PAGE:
There is nothing worse than opening a bag of flour and seeing little dark critters amongst the snowy white drifts.
Oh no…you have pests in your pantry.
The pests in your pantry can be any number of insects. The coppery-winged Indianmeal moth and the dark brown, sawtoothed merchant grain beetle are the two most common species. But you can throw other types of beetles, cockroaches, ants, weevils, pill bugs and earwigs into the mix.
While these little guys and gals can infest your pantry any time of year, warm temperatures in late spring and early summer offer a prime opportunity for the pest population in your pantry to explode.
Trust us…you don’t want that.
In addition to the flour mentioned above and other common baking goods, these pesky pests will dig into all kinds of pantry staples like grain products, pasta, chocolate, dog food, nuts and seeds, candy and more.
In other words, if you see bugs in just about anything in your pantry, you need to investigate further.
But first, let’s look at where your pantry pests come from.
More often than not, these pests enter your home in an infested package of food. But even if you have stowaways in your groceries, there are ways you can help head off a total infestation. Store food items and seasonal décor like dried foliage, Indian corn and potpourri in glass or plastic containers with tight-fitting, secure lids; check out your groceries, especially those in plastic bags or cardboard, before putting them away; inspect food whose expiration date has come and gone, especially on baking ingredients; and seal any cracks or holes where bugs might be getting into your house.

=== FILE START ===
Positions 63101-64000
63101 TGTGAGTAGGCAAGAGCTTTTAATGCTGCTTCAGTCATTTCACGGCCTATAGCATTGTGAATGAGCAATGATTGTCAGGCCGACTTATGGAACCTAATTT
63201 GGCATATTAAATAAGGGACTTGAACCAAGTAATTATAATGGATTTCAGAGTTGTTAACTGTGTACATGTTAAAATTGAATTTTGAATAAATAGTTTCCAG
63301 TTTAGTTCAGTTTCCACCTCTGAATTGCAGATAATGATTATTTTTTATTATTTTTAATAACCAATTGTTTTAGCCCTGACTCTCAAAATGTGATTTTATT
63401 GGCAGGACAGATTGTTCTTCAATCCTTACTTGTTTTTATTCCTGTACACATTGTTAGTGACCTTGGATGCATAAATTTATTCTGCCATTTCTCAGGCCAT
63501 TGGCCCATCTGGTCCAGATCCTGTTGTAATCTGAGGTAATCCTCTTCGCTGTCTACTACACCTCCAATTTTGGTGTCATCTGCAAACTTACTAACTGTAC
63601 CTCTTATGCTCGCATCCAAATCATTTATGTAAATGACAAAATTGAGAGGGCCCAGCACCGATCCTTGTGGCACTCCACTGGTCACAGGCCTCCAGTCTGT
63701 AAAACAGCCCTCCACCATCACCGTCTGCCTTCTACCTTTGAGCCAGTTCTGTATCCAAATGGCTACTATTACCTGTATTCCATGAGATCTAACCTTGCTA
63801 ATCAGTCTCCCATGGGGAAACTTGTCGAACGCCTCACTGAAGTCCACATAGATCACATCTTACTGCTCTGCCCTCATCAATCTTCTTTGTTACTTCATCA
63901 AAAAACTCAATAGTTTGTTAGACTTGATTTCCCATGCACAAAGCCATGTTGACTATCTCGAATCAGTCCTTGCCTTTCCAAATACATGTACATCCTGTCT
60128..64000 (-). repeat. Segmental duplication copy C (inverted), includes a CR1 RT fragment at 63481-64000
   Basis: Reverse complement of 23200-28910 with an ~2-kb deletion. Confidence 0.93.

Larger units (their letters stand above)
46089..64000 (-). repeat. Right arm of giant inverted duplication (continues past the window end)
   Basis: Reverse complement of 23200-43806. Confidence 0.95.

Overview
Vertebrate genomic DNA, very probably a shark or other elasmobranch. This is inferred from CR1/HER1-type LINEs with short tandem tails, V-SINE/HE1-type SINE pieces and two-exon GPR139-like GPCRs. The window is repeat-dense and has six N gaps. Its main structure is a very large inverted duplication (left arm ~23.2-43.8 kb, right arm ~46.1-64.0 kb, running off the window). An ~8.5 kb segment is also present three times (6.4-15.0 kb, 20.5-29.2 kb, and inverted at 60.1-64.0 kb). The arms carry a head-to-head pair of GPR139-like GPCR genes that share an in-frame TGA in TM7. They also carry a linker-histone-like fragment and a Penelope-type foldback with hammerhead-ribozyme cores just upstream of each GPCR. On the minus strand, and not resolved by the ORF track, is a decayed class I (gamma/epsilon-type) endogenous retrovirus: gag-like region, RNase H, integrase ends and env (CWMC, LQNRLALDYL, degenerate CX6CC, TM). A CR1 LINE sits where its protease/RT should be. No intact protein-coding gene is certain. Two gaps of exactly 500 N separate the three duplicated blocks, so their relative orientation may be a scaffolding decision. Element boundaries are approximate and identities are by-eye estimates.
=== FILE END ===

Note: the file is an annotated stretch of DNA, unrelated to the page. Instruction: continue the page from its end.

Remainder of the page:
You can even add a bay leaf to canisters and packages of items like rice, flour, cereals and other grains—the smell repels the little buggers.
The bright spot here is that, while gross, pantry pests and the larvae, eggs, droppings and silk webbing they leave behind won’t harm you. So, if you happen to bake cookies the whole family has enjoyed or you eat half a bag of dried prunes before you spot your little unwanted house guests, don’t panic—you might feel a little nauseous (because you ate bugs), but it will soon pass.
Then you need to get to work.
Inspect all food items stashed in your pantry and cabinets for actual bugs, bug babies (larvae) and silk webbing that causes grains of food to clump. When you find the culprit(s), immediately dispose of the infested foods in an outdoor garbage bin. Vacuum the pantry and wipe down the walls and shelves with soap and water. Store any un-infested foods, especially dry goods, in airtight containers. Put your dried foods in the freezer for three or four days to kill the eggs and bug babies. Clean up any food spills on shelves, under toasters and behind or under storage containers. And for Pete’s sake…call Pestop!
Seriously, if you find pests in your pantry, remain calm. All is not lost. Simply visit pestop.com to find your nearest Pestop store location, where you’ll find all your pantry-pest (and other pest-) control supplies. We will get you fixed up in a jiffy.